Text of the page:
Will forgery is unfortunately quite familiar to contentious probate solicitors and the court. The High Court recently looked at an interesting dispute over a suspected forged will, which we will look at in this article.
| How would I know if someone has forged a will?
There are several factors that might lead you to believe that a will has been forged. These include:
- the testator (the person making the will) has not included someone in the will that you would expect to be provided for, without reason
- the will benefits an individual substantially more than others and/or excludes others
- there are multiple wills that have been executed leading up to the testator’s death
- the testator’s signature is strange or unrecognisable
| What makes a valid will?
Before considering the position on forged wills, it is important to consider what makes a valid will. S9 Wills Act 1837 details the necessary elements needed for a valid will:
- The will must be in writing and signed by the testator or by another person in his presence and direction
- There must be intent to make a will; the testator must intend their signature to give effect to the will
- The signature is made or acknowledged by the testator in the presence of two or more witness at the same time.
- Each witness must sign the will and acknowledge his signature, in the presence of the testator (but not necessarily in the presence of any other witness).
| Rainey v Weller
On 5 August 2021, the High Court handed down judgment in the case of Rainey v Weller. Deputy Master Linwood described the case to be ‘another sad and bitter family dispute concerning wills.’
The Court considered whether the late Mrs Weller made one or two wills and whether she made each will with genuine intentions. The first will was made on 9 February 2018 and a second will was made on 5 March 2018. The court considered whether the March will revoked the February will.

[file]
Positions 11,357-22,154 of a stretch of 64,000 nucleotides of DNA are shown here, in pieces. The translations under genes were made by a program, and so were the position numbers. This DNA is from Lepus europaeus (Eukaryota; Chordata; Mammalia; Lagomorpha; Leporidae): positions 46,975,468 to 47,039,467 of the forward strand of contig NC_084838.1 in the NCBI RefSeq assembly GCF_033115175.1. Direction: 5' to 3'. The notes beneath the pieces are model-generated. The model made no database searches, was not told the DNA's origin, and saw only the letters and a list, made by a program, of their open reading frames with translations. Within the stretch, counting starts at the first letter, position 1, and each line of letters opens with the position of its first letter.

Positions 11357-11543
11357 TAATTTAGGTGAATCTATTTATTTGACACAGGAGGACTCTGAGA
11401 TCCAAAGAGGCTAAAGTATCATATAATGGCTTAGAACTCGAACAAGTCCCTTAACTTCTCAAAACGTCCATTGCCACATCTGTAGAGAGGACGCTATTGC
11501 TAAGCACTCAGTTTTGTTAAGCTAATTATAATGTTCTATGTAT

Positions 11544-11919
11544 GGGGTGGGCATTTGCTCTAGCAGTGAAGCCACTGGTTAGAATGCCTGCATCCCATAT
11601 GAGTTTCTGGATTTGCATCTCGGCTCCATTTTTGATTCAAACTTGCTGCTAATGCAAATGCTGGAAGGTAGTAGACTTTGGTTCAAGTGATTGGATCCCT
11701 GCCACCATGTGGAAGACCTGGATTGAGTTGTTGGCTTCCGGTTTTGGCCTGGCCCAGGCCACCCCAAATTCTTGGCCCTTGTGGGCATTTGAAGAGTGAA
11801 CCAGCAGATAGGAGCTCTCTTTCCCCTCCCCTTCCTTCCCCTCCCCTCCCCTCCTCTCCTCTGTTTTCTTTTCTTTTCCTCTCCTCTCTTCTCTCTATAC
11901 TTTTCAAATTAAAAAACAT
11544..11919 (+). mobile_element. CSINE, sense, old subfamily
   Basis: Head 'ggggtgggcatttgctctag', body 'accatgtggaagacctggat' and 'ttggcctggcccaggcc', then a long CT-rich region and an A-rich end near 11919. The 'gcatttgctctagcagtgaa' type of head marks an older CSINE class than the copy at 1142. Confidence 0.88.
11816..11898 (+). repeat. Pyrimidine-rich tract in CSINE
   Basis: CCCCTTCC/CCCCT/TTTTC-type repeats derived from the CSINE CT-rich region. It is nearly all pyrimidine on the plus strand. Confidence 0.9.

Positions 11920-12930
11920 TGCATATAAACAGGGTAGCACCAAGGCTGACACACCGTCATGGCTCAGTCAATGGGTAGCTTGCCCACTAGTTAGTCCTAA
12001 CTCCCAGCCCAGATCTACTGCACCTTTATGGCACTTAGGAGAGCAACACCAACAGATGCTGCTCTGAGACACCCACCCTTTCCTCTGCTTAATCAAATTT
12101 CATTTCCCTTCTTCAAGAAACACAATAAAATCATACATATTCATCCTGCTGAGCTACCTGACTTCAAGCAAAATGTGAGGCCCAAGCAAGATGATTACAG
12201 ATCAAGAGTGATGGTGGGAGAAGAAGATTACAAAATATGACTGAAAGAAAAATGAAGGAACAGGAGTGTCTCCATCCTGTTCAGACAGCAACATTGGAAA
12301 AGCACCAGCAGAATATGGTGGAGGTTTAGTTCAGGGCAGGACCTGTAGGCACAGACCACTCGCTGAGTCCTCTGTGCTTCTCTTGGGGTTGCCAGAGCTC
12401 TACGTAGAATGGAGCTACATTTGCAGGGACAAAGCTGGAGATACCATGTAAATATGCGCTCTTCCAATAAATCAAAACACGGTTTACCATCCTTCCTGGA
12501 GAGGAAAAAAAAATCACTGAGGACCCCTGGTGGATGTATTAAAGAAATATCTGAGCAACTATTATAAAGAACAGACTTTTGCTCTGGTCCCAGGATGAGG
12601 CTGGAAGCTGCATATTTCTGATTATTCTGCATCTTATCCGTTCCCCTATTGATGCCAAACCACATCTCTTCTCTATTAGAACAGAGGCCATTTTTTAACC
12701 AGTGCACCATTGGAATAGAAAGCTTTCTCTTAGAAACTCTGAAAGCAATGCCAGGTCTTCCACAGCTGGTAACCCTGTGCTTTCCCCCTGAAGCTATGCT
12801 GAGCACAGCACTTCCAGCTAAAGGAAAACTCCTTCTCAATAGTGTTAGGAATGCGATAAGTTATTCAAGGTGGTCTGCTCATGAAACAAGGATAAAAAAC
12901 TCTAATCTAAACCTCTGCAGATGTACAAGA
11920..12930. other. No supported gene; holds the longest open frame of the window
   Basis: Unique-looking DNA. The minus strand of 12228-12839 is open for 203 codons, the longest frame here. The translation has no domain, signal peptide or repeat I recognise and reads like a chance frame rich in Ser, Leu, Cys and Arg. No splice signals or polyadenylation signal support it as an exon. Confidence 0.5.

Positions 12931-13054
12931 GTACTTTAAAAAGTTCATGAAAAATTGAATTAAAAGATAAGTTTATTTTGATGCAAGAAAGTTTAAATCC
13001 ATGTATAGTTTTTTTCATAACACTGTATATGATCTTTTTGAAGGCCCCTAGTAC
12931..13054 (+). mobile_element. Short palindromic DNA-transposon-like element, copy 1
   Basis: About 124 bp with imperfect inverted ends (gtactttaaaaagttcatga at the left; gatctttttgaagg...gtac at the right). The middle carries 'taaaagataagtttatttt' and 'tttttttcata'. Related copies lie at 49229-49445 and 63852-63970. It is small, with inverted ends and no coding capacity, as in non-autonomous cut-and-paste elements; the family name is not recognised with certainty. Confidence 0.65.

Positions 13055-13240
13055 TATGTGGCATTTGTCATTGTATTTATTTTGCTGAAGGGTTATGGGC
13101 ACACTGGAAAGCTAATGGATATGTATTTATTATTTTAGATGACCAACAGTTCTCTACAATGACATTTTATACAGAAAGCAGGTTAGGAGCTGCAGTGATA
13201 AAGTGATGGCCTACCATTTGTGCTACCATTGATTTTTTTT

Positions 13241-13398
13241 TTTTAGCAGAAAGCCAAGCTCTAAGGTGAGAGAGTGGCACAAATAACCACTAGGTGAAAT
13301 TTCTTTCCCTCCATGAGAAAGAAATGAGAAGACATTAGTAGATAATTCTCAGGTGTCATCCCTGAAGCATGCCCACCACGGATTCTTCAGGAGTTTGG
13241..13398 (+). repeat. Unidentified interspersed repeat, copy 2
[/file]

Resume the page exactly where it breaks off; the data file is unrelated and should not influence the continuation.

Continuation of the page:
In February 2018, Mrs Weller used solicitors Austin Ryder to execute her will. She expressed her wish to appoint Ann Rainey, her niece (and the claimant in the High Court case), as sole executrix and beneficiary of her estate. This February will was executed at the solicitors’ offices.
The First Defendant, Mr Paul Weller (Mrs Weller’s son), claimed that in March 2018, Mrs Weller asked him to prepare a will for her. On 5 March 2018, Paul claimed he did as he was instructed; obtained a template will online and filled it in on his home computer. He said he took a copy of the draft will and showed it to his mother. Paul told the Court that Mrs Weller read it and confirmed that this was what she wanted. This will appointed Paul as sole executor and divided the estate equally between Mrs Weller’s three grandchildren.
Following Mrs Weller’s death, Paul applied for Grant of Probate, using the second will. After seeing the second will, Ann instructed solicitors as she did not believe that the signature on the will was genuine, and she suspected someone had forged it. Ann issued proceedings and obtained expert handwriting evidence.
The Judge heard numerous witnesses and took into consideration the handwriting evidence. He found that Paul had forged the March will and Mrs Well had not executed it. The Judge provided the following reasons for his decision:
- It would have been highly improbable that Mrs Weller decided to change her mind in less than a month
- If she did decide to change it, it was most likely she would have returned to her solicitors who executed the February will.
- Paul did not mention the second will to any other family member, and he was at the centre of the second will.
- The handwriting expert evidence concluded that there was ‘moderate to strong evidence’ that Mrs Weller did not sign the March will and that someone had forged the signature.
As a result, the terms of the February will were upheld and Ann inherited the entirety of Mrs Weller’s estate.
| What to do if you’re involved in a dispute over a potentially forged will?
It is important to gather as much evidence as possible. You should obtain copies of all previous wills and attain details of who witnessed the wills and where they were executed. It is also important to instruct a solicitor as soon as possible. A solicitor can advise you on your prospects of success. And if instructed early may be able to resolve the issue before it escalates into a claim, saving you time and money.
Templates of wills are available online and in shops. However, it is always better to instruct a solicitor to write a will for you. There are many advantages of using a solicitor to prepare your will. One of these is that it will reduce the likelihood of disputes regarding the will’s validity after your death.
If you would like to discuss making a will, or a dispute regarding a will, our team can help. Call us on 0800 988 7756 for a free initial chat.